Tutorial 23 Beginning Sewing Series Make it Sew – How to sew Collars by Sure-Fit Designs™


Hi everyone, my name is Glenda with
Sure-Fit Designs, sometimes referred to as Glenda the Good Stitch. In this Make it
Sew Beginner Series, something that all of you should know how to do is to sew on a
collar. So today I’m going to show you an easy process to get a collar attached.
It’s the collar like that I’m wearing on this blouse. It’s called a rolled collar.
It attaches, it rolls up and then it rolls over.The same collar is found on
the collar of this blouse on the mannequin. As we take a look at the
collar pattern pieces, you’re going to see basically your under collar and
upper collar. Now you’ll notice on the upper collar are – excuse me – on the under
collar, that I have interfaced it and under normal circumstances I wouldn’t
interface with the dark interfacing like this, it would be white, but for
demonstration purposes I’ve used a dark interfacing so you could see it and I’ve
used a different color of collar for the upper collar.
You’ll also notice with the interfacing that there are no seam allowances on the
interfacing and that’s the way you want to cut it. You don’t want to have bulk of
interfacing getting into those seam allowances because you’re trying to
reduce bulk once it’s all stitched and turned. For the upper collar, I’ve also
made some marking our sewing indicators here, so that’s a 5/8 inch stitching line,
there’s the point and there’s the other 5/8 inch stitching line and
you’ll see that at the other side as well. Okay, so as we begin on preparing
the collar, you will notice that there are notches here, here, here and here.
Now those notches are going to join to the shoulder seam lines of your
blouse or your shirt. So let’s first of all take the upper collar and we’re
going to do what is called stay stitching where you sew just about a
5/8 inch line. I’m going to sew just a hair inside the 5/8 inch marking and I’m
going to sew from notch to notch and that’s because I’m going to need to clip
up to the stay stitching in that notch area. So let’s take this to the sewing
machine and I’m going to start, as I said just a hair inside the 5/8 inch marking.
For stay stitching, your stitch length is on normal or 2.5 millimeters and you
don’t back stitch. And there I am at the other notch and we’ll just clip the
threads and let me get rid of those long threads because we’re not going to need
them in the way. Okay, now what we need to do is clip through those notches like
this up to the stay stitching. There and on this side. And then what I need to do
is simply press this seam allowance, fold it in toward the inside of the
collar so that stay stitching simply is going to guide me where to turn that
inside like this. Okay, now what we need to do is take the upper collar and sew
it to the under collar so I’m going to take the right side of the upper collar
and of course this is now the right side of the under collar. I’m just saying that
backwards. This is the upper collar and that’s the under collar. We’re going to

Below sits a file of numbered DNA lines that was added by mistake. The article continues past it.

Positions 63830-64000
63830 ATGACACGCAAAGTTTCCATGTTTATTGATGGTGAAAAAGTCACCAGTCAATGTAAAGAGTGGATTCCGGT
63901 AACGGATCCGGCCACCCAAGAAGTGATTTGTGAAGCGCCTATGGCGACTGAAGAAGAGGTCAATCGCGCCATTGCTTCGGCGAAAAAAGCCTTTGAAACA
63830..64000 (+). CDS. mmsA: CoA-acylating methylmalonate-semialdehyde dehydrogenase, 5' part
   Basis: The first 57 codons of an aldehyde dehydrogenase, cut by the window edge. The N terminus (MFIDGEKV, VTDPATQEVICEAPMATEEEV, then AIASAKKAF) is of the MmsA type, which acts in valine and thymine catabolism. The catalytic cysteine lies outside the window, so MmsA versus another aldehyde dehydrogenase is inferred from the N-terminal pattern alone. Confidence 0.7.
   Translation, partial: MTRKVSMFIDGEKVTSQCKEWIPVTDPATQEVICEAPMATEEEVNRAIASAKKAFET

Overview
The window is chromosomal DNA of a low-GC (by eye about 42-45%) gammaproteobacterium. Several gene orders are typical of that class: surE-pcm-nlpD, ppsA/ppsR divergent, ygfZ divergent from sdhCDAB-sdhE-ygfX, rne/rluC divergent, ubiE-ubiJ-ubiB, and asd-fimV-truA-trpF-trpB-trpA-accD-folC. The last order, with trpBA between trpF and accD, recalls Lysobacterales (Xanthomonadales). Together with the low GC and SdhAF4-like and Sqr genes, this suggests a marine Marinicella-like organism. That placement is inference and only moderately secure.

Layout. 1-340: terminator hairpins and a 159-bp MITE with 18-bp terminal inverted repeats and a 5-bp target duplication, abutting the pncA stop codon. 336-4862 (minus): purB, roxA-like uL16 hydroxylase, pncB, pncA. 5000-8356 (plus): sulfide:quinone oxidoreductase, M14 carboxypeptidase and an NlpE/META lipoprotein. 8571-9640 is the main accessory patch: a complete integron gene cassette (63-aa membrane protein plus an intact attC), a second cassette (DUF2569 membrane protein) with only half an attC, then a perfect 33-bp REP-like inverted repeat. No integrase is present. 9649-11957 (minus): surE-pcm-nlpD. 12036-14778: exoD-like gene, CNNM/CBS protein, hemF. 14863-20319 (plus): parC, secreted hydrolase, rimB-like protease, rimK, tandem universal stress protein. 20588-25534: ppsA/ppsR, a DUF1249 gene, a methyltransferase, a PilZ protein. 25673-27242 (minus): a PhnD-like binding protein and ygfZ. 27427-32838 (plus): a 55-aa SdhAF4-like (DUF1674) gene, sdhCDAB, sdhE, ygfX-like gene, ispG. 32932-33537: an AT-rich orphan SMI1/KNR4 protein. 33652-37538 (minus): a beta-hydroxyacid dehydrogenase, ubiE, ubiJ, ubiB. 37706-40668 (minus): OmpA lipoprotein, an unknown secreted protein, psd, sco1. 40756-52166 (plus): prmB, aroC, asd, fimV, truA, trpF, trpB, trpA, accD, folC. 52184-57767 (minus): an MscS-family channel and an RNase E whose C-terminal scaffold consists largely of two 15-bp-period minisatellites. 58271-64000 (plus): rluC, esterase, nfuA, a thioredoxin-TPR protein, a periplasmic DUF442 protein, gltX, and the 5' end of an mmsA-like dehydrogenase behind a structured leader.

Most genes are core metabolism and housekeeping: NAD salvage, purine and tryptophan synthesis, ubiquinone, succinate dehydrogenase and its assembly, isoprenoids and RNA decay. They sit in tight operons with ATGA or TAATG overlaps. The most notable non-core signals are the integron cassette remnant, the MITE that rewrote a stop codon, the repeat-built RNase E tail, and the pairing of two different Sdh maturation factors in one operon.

take these right sides together like this and then I’m going to pin the edges
in preparation for sewing. My machine is on regular stitch length
and this is a 5/8 inch seam allowance and I will back stitch here at the
beginning and I will have my needle in the down position. Now as we come up to
this collar point I am going to tighten my stitches just a little bit.
Normal is 2.5 millimeters. I’m going to go down to 1.5 millimeters just to
reinforce this point and this is a lesson actually on doing square corners
and points that I taught you a little bit earlier in the Make it Sew series and
I want to come up to the point my needle is in the down position, I’m going
to raise the presser foot, I’m going to pivot the fabric around the needle and
I’m going to do one diagonal stitch. That one diagonal stitch is going to allow
the corner to turn and look more pointed. And so now I’m going to come down – you
know what I’m going to do – one more stitch there diagonally because I’m not
quite on the 5/8. That looks better like that. And so depending on how tight your
stitches are, one or two stitches actually works and I’m going to stitch
for about a half an inch with that really tight. Then I’m going to go back to 2.5
stitches per inch. Now we’re coming up to the other point.
I’m going to tighten the stitches once again to 1.5 millimeters. I’m going to
come up to that little diagonal and here we come down the other side. Then what
we’re going to do is trim and grade the seam allowances. So once again in a
previous lesson I talked about trimming which is cutting the seam allowance by
half and then grading is to cut it by half again. And we’ll do that along the upper edge. And I should have trimmed those both at
the same time. Let me go in there and do that. I’m only doing a portion of this
and then I’m going to go back and finish up the whole thing. And then I am grading
and cutting down by half again. And then what we’ll do at that collar point is a
diagonal cut like this and like this and across the other side, so we get a really
nice sharp point. Okay, now I’m just going to finish up trimming and grading the
entire collar and then the next thing to do is take this collar and turn it right
sides out and I’ve shown you this point turner before. You’ll want to have one
handy and then take that and just simply poke the corner of the collar out and be
careful that you don’t push too hard because you don’t want this point turner
coming through the fibers there and I might just finish that off with a pin.
You’ve got to be really careful when you use a pin to pull the point out though,
because you don’t want to pull the fibers and now you see a perfect point.
So the next thing we’re going to do is press this edge and we’re going to turn
this so that we get a nice rolled edge on the top. So now we’re going to go
ahead and press the collar. When it’s open like this what you’ll want to do is
press as much of this seam as possible. What you’re doing here is helping to
meld the thread into the end of the fabric. You can’t get the iron in a long